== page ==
Wednesday 13 December 2017

Martin Breheny: Sort out this black card mess or season will be a farce

Breheny Beat

Joe McQuillan refereed last Sunday wearing his official jersey from last year's All-Ireland finals
Joe McQuillan refereed last Sunday wearing his official jersey from last year's All-Ireland finals
Martin Breheny

Martin Breheny

That didn't take long, now did it? We haven't yet seen May out and already the All-Ireland championships have refereeing trouble.

Black card, white-knuckle anger, red alert. If that wasn't enough to stir the controversy pot, added spice has been tossed in after the discovery of yet another loophole in the rules.

It emerged during the Down-Tyrone game last Sunday week when referee David Coldrick brought forward a Tyrone '45' after an opponent stood too close to Niall Morgan as he lined up the kick.

Morgan galloped back to his goal and Seán Cavanagh hoisted the free over the bar. Right at the end, Coldrick changed a Tyrone sideline to a free closer to goal after Cavanagh was fouled off the ball. Tyrone had no chance of scoring directly from the sideline but the odds changed substantially when the free was awarded closer in.

Cavanagh pointed it, earning Tyrone a draw, and they went on to win the replay last Saturday.

Question is: was Coldrick wrong to bring forward the '45' and turn a sideline kick into a free, decisions which helped Tyrone to save the day? In terms of logic, yes, since two Down offences were punished but, under the strict letter of the law, the situation is far less clear.

Indeed, referees – past and present – are divided on the issue, with some arguing that Coldrick was within his rights to punish Down infringements as he did, while others remain adamant that the rules don't allow the ball to be brought forward off '45s' or sideline kicks.

The rule book is no help since, quite like in a few other situations, it's open to alternate interpretations. The rules gurus urgently need to look at this one and issue a clear instruction to referees. For what it's worth, I back Coldrick's stance, since it punishes offenders who know exactly what they're doing.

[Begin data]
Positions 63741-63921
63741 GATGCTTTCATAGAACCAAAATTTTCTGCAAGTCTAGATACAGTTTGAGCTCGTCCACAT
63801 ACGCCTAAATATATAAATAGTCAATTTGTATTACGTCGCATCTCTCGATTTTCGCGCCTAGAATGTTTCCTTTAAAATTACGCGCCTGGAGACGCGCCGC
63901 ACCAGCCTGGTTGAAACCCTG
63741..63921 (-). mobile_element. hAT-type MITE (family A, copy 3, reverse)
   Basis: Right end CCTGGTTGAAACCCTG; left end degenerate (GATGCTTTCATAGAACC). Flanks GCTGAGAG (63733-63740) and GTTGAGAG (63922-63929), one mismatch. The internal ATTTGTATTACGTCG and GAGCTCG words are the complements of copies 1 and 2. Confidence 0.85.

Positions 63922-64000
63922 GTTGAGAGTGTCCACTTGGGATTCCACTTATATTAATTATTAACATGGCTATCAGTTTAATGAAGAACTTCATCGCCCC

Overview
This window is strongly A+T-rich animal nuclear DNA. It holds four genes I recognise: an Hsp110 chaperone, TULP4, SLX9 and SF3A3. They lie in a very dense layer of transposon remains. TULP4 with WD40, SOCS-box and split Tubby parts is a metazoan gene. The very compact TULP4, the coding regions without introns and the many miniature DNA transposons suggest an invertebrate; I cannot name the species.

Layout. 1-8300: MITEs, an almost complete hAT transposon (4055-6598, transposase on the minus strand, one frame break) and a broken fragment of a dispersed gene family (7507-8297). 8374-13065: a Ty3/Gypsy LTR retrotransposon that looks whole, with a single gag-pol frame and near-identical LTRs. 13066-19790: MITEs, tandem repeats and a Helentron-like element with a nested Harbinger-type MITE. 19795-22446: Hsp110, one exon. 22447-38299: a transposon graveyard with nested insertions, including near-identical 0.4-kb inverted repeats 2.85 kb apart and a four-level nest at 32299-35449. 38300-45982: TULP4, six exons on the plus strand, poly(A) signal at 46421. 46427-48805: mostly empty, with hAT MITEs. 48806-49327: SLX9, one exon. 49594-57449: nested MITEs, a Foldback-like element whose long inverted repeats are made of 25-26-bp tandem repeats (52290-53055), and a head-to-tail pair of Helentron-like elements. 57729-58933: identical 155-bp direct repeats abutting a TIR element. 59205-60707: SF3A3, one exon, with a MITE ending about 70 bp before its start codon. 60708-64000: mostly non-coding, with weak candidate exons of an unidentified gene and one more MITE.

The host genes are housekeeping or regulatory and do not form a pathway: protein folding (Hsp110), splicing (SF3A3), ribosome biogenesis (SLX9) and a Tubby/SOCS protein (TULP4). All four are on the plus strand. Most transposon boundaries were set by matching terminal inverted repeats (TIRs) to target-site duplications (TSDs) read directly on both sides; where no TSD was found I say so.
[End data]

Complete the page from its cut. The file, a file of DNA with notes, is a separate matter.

His interpretation of the black card rule, which also impacted significantly on the Down-Tyrone game, is a different story. Indeed, the black card is becoming one of the early stories of the championship and while that was always likely to be the case, the signs are ominous as to how it will work out for the rest of the season.

The basis for its introduction was the personification of logic, designed as an antidote to cynical play.

The theory is that only those guilty of deliberate fouling need worry about the black card but, of course, it's not that simple because the referee has to decide between intentional and accidental offences.

We're back to interpretation again and, so far, consistency is not having a good season. Other than awarding a penalty, Coldrick took no action against Down's Conor Maginn, who later scored a goal, when he floored Mark Donnelly last Sunday week, yet he black-carded Tyrone goalkeeper Morgan for a similar offence.

Why the difference? Mickey Harte complained about lack of consistency and earned an undeserved rebuke from GAA president Liam O'Neill.

Harte had made similar claims after the league game against Dublin in early April, having had full-back Ronan McNamee black-carded by Marty Duffy early on.

Later, Tyrone's Shay McGuigan was hauled down in the square by Dublin goalkeeper Seán Currie, who conceded a penalty but wasn't black-carded.